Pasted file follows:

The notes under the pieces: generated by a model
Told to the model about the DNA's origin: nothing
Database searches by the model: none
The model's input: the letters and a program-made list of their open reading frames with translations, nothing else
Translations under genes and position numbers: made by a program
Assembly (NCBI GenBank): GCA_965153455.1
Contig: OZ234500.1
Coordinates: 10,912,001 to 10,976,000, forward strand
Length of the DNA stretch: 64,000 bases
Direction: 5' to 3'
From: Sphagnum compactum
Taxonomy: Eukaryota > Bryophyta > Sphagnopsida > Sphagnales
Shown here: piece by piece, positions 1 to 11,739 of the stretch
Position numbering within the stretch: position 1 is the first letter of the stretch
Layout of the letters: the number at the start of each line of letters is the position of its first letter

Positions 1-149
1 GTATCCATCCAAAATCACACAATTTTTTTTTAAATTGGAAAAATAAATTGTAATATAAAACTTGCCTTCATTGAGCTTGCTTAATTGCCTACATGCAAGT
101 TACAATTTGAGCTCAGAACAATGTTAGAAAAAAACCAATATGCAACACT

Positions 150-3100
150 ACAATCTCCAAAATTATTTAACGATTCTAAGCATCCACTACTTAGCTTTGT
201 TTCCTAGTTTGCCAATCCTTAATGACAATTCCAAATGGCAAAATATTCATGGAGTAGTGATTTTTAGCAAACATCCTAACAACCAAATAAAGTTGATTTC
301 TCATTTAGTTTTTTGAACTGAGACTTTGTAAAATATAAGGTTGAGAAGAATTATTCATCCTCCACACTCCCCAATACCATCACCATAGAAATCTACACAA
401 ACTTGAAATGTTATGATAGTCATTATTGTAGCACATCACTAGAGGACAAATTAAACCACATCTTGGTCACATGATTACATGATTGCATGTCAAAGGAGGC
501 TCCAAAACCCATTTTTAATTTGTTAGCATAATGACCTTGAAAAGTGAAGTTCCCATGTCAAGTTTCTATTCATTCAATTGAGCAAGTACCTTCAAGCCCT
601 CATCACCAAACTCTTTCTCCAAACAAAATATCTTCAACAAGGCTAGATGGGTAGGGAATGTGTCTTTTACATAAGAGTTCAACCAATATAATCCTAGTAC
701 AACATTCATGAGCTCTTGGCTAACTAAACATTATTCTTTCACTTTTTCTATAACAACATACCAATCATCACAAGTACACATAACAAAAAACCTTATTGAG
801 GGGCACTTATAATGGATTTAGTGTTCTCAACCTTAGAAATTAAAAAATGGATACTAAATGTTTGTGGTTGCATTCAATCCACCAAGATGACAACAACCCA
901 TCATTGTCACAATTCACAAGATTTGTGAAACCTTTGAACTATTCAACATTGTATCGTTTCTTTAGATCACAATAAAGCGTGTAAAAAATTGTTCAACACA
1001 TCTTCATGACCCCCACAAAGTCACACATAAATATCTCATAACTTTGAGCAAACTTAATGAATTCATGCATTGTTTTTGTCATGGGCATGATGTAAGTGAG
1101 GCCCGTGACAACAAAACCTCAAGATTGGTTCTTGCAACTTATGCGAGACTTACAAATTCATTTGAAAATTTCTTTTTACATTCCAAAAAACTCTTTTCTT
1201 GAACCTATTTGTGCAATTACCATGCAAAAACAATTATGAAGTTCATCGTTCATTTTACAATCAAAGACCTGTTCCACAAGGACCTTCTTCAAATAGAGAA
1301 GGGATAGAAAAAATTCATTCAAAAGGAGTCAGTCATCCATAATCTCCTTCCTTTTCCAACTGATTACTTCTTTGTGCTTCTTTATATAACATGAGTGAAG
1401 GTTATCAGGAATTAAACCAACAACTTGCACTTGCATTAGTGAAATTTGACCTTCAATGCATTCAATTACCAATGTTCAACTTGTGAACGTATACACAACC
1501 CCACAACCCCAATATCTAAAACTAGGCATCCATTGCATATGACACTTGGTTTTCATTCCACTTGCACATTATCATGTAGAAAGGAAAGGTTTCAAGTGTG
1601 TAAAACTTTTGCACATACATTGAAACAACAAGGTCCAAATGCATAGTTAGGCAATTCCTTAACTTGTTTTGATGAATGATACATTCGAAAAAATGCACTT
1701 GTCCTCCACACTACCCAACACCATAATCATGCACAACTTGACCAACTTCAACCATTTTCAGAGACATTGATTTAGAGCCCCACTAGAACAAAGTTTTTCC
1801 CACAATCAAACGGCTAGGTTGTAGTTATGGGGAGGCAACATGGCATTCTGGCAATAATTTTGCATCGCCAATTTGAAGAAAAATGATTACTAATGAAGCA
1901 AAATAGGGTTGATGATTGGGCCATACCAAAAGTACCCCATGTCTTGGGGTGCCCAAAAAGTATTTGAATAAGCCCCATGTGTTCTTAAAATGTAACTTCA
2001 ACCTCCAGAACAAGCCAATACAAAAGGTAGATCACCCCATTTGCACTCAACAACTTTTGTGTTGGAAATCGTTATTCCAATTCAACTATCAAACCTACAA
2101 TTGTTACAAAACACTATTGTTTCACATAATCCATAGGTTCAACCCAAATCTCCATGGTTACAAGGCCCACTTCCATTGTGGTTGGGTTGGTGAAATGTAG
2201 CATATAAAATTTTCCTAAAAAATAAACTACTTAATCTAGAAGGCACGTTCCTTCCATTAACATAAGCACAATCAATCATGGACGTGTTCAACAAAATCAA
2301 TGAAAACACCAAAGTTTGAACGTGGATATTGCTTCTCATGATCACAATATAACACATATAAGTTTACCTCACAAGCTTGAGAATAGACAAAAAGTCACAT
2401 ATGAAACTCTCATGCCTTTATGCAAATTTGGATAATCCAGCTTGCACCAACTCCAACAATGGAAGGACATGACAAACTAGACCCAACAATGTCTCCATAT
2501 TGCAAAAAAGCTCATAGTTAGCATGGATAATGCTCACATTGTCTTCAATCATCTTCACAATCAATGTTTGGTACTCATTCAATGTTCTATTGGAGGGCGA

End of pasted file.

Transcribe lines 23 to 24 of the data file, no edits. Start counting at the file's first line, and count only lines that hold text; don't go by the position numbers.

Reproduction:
401 ACTTGAAATGTTATGATAGTCATTATTGTAGCACATCACTAGAGGACAAATTAAACCACATCTTGGTCACATGATTACATGATTGCATGTCAAAGGAGGC
501 TCCAAAACCCATTTTTAATTTGTTAGCATAATGACCTTGAAAAGTGAAGTTCCCATGTCAAGTTTCTATTCATTCAATTGAGCAAGTACCTTCAAGCCCT